As the new year begins, so does a list of new laws for Californians, including one that restores felons’ ability to vote after completing a sentence, and another that looks to protect college students from predatory lending practices.
People who have completed a full sentence and qualify for parole now have the right to vote in California, with the passage of Proposition 17. The proposition amends the state’s constitution to allow people on parole to vote. Previously, people were disqualified from voting until after their sentence and parole were completed.
Assembly Bill 376 offers new protections for people taking out student loans from lenders. The bill requires lenders to post, certify and process student loan payments within a given time frame and offer specialized customer service for older borrowers, borrowers in the military or those with disabilities.
“The bill would prohibit a student loan servicer from engaging in unfair or deceptive practices, or abusive acts or practices in connection with the servicing of a student loan, as specified,” as stated in the California Legislative Information web page. Borrowers who suffer damage due to unfair or deceptive practices are now able to receive legal and financial relief.
Starting July 1, those with two convictions of using a phone while driving within 36 months will have a point added to their record, with the passage of Assembly Bill 47. The Department of Motor Vehicles point system keeps track of a person’s driving record, and if a person receives multiple violations and exceeds a certain number of points, they can lose driving privileges.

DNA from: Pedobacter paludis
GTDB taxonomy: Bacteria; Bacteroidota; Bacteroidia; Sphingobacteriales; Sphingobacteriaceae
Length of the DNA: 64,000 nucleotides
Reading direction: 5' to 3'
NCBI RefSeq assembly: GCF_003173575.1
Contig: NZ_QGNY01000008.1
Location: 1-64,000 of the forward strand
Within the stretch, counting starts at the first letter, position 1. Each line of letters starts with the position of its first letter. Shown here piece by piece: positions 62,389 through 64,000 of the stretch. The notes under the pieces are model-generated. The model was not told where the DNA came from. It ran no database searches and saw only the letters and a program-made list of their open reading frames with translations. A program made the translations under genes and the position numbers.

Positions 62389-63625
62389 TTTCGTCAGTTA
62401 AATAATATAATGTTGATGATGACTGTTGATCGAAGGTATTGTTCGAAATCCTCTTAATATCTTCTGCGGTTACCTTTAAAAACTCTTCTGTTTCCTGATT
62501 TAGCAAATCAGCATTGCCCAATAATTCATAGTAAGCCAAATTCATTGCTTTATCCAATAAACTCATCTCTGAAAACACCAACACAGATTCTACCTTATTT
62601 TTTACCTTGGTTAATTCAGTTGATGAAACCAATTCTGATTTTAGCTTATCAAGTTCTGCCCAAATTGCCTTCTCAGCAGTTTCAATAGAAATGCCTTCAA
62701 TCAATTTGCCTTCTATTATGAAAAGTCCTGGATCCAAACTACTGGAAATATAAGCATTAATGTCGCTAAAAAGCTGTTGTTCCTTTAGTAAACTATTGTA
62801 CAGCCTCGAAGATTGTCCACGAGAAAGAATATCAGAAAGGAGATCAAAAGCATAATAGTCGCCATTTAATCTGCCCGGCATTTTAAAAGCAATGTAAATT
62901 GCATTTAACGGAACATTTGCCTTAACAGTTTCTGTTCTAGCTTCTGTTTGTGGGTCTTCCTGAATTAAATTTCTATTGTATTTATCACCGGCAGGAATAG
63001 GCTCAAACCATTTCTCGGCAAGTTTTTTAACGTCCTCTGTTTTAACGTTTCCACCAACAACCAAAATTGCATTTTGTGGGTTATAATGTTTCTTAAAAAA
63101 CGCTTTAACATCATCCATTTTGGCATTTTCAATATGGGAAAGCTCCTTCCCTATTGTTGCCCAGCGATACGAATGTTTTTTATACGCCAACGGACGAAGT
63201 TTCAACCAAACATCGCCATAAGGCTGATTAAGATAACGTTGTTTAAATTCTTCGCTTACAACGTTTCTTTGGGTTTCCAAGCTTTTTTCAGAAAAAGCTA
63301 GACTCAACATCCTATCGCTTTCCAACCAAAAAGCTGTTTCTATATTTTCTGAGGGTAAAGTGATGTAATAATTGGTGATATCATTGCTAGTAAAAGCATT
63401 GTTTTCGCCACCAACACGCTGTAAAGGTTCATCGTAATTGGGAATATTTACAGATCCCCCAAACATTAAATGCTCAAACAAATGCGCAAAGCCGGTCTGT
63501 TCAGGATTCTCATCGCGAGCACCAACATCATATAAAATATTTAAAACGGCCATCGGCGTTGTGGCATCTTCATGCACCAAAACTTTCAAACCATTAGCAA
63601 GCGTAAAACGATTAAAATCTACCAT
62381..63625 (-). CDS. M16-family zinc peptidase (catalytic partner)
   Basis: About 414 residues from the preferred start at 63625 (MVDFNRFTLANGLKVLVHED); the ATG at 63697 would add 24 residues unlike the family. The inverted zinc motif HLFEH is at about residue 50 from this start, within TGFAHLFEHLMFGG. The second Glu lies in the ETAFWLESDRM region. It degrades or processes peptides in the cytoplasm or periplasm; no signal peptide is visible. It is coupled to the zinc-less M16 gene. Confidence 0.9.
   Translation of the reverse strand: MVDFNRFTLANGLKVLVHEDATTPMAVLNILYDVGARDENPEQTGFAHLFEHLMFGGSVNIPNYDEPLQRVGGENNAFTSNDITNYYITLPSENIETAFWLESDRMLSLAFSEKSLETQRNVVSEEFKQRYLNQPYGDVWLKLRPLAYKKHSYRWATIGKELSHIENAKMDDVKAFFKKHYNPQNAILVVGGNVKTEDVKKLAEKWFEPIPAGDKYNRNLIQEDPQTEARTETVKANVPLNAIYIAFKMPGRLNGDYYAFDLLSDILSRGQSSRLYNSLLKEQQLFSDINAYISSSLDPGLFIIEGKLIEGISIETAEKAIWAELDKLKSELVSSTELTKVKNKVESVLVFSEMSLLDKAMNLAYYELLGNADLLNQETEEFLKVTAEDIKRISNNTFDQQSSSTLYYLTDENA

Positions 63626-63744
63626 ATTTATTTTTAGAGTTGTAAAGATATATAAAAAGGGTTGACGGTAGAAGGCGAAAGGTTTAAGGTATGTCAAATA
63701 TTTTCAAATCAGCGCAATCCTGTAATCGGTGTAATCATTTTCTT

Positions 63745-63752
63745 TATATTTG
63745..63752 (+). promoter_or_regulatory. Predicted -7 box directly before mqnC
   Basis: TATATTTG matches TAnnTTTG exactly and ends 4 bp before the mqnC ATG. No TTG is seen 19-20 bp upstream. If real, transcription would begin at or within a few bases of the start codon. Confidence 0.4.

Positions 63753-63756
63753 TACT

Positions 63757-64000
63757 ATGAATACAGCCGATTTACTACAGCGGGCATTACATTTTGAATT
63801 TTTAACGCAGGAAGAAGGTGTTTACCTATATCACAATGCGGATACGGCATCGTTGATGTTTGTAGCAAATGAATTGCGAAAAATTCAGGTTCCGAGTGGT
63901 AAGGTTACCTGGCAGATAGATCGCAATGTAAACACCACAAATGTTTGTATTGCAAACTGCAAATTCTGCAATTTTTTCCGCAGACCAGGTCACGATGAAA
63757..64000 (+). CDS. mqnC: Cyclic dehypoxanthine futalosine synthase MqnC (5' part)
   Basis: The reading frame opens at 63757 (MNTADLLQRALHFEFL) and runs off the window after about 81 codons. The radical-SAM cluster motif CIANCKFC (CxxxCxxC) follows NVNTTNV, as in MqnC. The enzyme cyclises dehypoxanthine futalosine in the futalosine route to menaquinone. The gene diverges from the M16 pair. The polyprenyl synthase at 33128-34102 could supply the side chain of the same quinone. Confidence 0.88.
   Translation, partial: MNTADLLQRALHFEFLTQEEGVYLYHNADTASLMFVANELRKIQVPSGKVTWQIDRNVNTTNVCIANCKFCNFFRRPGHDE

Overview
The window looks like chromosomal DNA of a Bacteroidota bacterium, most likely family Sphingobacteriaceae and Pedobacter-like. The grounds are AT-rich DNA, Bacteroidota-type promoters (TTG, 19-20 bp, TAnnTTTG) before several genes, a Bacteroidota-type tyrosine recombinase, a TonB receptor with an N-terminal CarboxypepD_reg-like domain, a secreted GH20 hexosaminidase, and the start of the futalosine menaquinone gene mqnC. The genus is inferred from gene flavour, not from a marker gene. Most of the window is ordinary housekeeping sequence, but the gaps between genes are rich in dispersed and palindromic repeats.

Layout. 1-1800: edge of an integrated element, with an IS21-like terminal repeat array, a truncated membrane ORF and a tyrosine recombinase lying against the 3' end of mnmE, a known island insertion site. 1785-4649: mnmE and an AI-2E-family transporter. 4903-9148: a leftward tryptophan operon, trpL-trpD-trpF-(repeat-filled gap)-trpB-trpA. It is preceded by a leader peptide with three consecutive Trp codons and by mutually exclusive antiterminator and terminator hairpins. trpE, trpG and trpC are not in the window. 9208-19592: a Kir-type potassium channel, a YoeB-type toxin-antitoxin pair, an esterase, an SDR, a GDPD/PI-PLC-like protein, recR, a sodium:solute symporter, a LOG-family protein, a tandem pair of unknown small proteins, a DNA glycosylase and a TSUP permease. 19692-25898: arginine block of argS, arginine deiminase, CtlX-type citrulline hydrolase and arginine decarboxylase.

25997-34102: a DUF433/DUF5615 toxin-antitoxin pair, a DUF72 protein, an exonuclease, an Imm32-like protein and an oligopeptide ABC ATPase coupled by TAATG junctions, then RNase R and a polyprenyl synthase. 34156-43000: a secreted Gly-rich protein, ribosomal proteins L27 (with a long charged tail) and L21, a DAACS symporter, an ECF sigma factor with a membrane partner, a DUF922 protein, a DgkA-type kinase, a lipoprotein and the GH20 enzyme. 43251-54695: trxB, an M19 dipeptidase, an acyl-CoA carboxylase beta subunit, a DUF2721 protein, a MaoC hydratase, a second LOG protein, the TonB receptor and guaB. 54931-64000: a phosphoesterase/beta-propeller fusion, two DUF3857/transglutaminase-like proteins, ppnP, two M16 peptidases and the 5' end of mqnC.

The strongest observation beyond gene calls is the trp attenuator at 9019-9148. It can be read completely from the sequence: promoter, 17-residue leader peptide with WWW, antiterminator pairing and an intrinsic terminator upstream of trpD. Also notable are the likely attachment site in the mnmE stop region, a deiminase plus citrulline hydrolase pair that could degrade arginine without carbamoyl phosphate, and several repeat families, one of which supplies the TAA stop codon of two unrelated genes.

Assembly Bill 2717 clears people from civil or criminal liability for property damage or trespassing if a person rescues an unattended child from a vehicle in a situation that would otherwise lead to harm or death.
It is illegal to leave a child 6 years or younger in a vehicle unattended. If a person takes steps provided by 911 call dispatchers or first responders, they will not be held liable for damage done to a vehicle.
People who worked for inmate fire crews while incarcerated will have the opportunity to have their record expunged by the court, after Assembly Bill 2147 was voted into law. The goal of this law is to allow people to have a clear record, which would make finding a job, including one as a firefighter, easier.
People who were convicted of sex offenses and certain violent felonies are not qualified to have their records expunged.
Assembly Bill 901 will require kids who act disorderly, or are frequently absent or truant in school, to partake in community support services instead of being referred to probation programs or becoming a ward of the court.